Sustainable production of antibiotics
Researchers succeeded in producing an important building block for products of the pharmaceutical industry in an environmentally friendly and resource-saving way.
03/23/2020 · Lebenswissenschaften · Leibniz-Institut DSMZ-Deutsche Sammlung von Mikroorganismen und Zellkulturen GmbH · News · Forschungsergebnis
A team led by Professor Yvonne Mast from the Leibniz Institute DSMZ-German Collection of Microorganisms and Cell Cultures GmbH in Braunschweig has succeeded in establishing a fermentative pathway for the production of D-phenylglycine - an important building block for products of the pharmaceutical industry. The researchers have now published their results in the internationally renowned journal Applied Microbiology and Biotechnology. The newly established synthesis pathway opens up the possibility of producing important building blocks for antibiotics, sweeteners or deodorants in an environmentally friendly and resource-saving way.
Phenylglycine - essential building block for the fine chemicals industry
Phenylglycine is a rare, non-proteinogenic amino acid and only occurs as a component of natural microbial substances such as certain antibiotics. In nature, the amino acid is produced as L-phenylglycine (L-Phg), but the stereoisomeric D-phenylglycine (D-Phg) is much more interesting for industrial use. Since D-Phg does not occur in nature it has to be produced by chemical synthesis. D-Phg is used as a building block for the production of numerous semisynthetic ß-lactam antibiotics such as ampicillin. At present, more than 5,000 tons of D-Phg are produced annually worldwide by conventional means. Petrochemical raw materials are used as starting materials and various chemicals and solvents are used for production.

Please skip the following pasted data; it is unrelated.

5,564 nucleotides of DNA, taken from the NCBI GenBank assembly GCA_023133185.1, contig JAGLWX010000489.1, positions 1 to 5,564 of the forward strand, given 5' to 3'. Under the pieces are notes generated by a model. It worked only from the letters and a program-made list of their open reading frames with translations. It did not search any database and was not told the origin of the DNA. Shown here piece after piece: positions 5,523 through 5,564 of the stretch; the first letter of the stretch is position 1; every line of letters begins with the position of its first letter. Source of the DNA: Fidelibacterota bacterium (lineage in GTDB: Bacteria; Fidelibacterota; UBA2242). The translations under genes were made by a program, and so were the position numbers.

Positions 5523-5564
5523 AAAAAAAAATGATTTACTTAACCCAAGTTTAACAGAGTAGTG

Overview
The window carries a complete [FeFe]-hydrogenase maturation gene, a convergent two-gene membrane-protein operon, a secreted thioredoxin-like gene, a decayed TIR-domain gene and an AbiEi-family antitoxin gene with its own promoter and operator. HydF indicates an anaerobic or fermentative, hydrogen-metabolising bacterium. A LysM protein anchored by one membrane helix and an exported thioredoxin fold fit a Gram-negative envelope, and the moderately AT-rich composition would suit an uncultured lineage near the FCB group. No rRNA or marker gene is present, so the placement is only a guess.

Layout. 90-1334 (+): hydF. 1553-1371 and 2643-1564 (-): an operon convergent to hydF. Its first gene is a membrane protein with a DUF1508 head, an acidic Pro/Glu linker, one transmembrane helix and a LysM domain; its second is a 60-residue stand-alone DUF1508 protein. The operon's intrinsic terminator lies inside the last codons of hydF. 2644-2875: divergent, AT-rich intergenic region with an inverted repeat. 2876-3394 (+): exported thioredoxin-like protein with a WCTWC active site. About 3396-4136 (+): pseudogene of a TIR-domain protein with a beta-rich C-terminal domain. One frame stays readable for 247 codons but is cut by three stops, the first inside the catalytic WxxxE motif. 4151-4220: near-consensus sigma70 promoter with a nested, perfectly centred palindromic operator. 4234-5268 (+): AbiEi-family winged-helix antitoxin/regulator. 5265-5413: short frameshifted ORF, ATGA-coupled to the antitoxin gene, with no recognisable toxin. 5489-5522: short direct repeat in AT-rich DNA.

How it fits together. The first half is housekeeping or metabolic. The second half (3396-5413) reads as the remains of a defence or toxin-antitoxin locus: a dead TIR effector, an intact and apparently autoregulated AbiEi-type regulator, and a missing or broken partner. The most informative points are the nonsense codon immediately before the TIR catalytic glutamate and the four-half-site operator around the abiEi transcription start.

Fermentative production of D-phenylglycine
In fermentative production, substances are produced by microorganisms. The advantages of fermentation are manifold: the starting materials are mostly renewable substances such as glucose and the end products have a high enantiomeric (optical) purity. For their experiments, Professor Mast and her team used Streptomyces pristinaespiralis, a bacterium belonging to the group of actinomycetes. This bacterium naturally produces the amino acid L-Phg as part of the antibiotic pristinamycin. Using a synthetic biology approach, the research group succeeded in modifying the natural L-Phg biosynthetic pathway from S. pristinaespiralis in such a way that the desired D-Phg is produced. The artificial biosynthetic pathway can now also be used for production in other host strains. "Although the production rates are still low," summarizes Yvonne Mast "we have not yet fully exploited the possibilities of genetic engineering and are currently exploring ways to increase the production rate. This is the only way to make the sustainable production of such versatile building blocks as D-phenylglycine really interesting for industry.”
Moosmann D, Mokeev V, Kulik A, Osipenkov N, Kocadinc S, Ort-Winklbauer R, Handel F, Hennrich O, Youn JW, Sprenger GA, Mast Y. Genetic engineering approaches for the fermentative production of phenylglycines. Appl Microbiol Biotechnol. 2020 Feb 20.
doi: 10.1007/s00253-020-10447-9. [Epub ahead of print]